In many ways, though, they are doing that slightly handcuffed.

You can only see Starz if you pay for it. It doesn't put its offerings on Netflix, for example. If Counterpart doesn't live past season two, after achieving such rare critical heights (particularly in the first season), then it would be easy to argue that maybe it should have had some help. After all, Epix finally allowed the first season of Get Shorty to go on Netflix (and as soon as it did, people on Twitter who had heard so much about it but didn't want to pony up for Epix rejoiced).

And that's really the conundrum of the business model of each of these premium channels. Will exposure on Netflix drive fans of Get Shorty to subscribe to Epix — which is continuing to forge ahead with originals and, like Starz, also has a vast library of theatrical-release movies? Or will Netflix subscribers just wait to see if season two also eventually pops up?

That's the risk, of course — one that's more prominent than the one facing more established premium channels like HBO and Showtime. And it's one that Starz is not taking. You want their stuff, you get their app (or include it in your cable package, of course). What that has meant is that a lot of people I know listen to me raving about Counterpart and then when I tell them it's on Starz they wince. It's worth it, I tell them. So is Get Shorty on Epix.

But that's probably only if you want to watch a bunch of theatrical releases that you're just not getting in your other packages. I mean, Starz has a much deeper bench than Epix at this point and Lionsgate announced Thursday in its earnings announcement that it has 25.1 million subscribers (but didn't break out separate OTT numbers). That's nothing to sneeze at but, depending on your cable provider, not super cheap either (though you can get it for $8.99 as an add-on channel at various places).

The long-term viability of Starz and Epix probably resides in being an affordable subscription and, for lots of people, being an add-on channel somewhere else to keep things simple. Price point will be key in 2019 as Disney+, Apple and WarnerMedia all vie for your post-Netflix, post-Amazon and post-Hulu dollars. And obviously Starz and Epix have to keep churning out scripted fare that resonates with viewers. At this point, it's a critical juncture for both of them. Zeitgeist-busting content is what everybody needs but especially non-Netflix and non-HBO channels. That's what worries me about the future of Counterpart. It's a series that needs to be seen and should add value when it gets access to eyeballs, but who knows. With Starz ahead of Epix on the development front, the latter needs to really create some noise with well-crafted, buzzy content.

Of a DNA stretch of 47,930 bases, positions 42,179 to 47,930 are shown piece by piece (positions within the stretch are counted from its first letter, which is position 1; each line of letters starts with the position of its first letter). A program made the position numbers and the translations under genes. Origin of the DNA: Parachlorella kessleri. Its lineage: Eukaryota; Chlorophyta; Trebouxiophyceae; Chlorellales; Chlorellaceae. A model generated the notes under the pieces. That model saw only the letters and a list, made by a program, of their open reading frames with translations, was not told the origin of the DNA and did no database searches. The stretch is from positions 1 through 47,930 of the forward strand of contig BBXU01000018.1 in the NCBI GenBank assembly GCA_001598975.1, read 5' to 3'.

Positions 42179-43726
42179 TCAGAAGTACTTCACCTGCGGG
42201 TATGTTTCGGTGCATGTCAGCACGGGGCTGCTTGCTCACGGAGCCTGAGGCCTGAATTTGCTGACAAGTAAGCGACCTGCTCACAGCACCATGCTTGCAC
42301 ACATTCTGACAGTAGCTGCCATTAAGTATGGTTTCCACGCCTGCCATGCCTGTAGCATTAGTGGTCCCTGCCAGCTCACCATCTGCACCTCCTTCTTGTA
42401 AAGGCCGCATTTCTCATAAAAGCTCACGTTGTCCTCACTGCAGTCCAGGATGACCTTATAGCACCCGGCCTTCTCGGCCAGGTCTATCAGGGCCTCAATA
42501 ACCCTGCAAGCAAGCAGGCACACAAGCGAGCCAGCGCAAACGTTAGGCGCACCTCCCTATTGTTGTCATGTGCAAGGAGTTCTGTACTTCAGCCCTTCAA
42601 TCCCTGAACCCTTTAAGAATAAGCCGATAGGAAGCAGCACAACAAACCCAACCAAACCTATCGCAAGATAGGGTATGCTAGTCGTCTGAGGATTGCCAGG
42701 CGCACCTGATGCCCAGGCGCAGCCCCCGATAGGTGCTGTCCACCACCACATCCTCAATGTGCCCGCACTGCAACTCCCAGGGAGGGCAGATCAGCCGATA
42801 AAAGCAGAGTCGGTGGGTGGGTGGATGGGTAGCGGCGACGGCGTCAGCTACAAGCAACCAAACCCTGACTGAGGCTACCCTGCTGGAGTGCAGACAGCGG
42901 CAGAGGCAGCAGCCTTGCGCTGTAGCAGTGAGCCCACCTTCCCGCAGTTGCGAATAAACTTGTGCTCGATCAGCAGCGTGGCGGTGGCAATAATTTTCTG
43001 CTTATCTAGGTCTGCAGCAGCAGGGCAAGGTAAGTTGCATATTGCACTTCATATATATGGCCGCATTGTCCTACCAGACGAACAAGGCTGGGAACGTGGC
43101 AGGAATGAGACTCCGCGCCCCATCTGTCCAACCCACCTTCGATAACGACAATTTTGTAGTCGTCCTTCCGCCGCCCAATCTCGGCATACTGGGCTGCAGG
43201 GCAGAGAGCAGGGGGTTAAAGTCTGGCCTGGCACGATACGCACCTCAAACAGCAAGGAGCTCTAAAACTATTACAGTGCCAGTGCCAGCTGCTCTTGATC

And that's the thing, isn't it? Well-crafted, buzzy content is elusive and everybody needs it. Just like CBS All Access and pretty much any other smaller streaming service, you need one absolutely magnetic series to get started and then you try to branch out via genres and new work to lure new subscribers. As it stands, if Counterpart goes to season three, that keeps me interested in Starz because it has enough other series like American Gods or Outlander, etc., to seem valuable, in addition to movies. As much as I love Get Shorty, Epix needs a deeper bench, for me.

The silence in the cocktail party ether might not be scientific, but it can be pretty telling. It's damned hard to get noticed in this business, and will be harder in the coming months. Tracking the fates of these two interestingly positioned premium outlets not named HBO or Showtime will be very intriguing over the next year or two.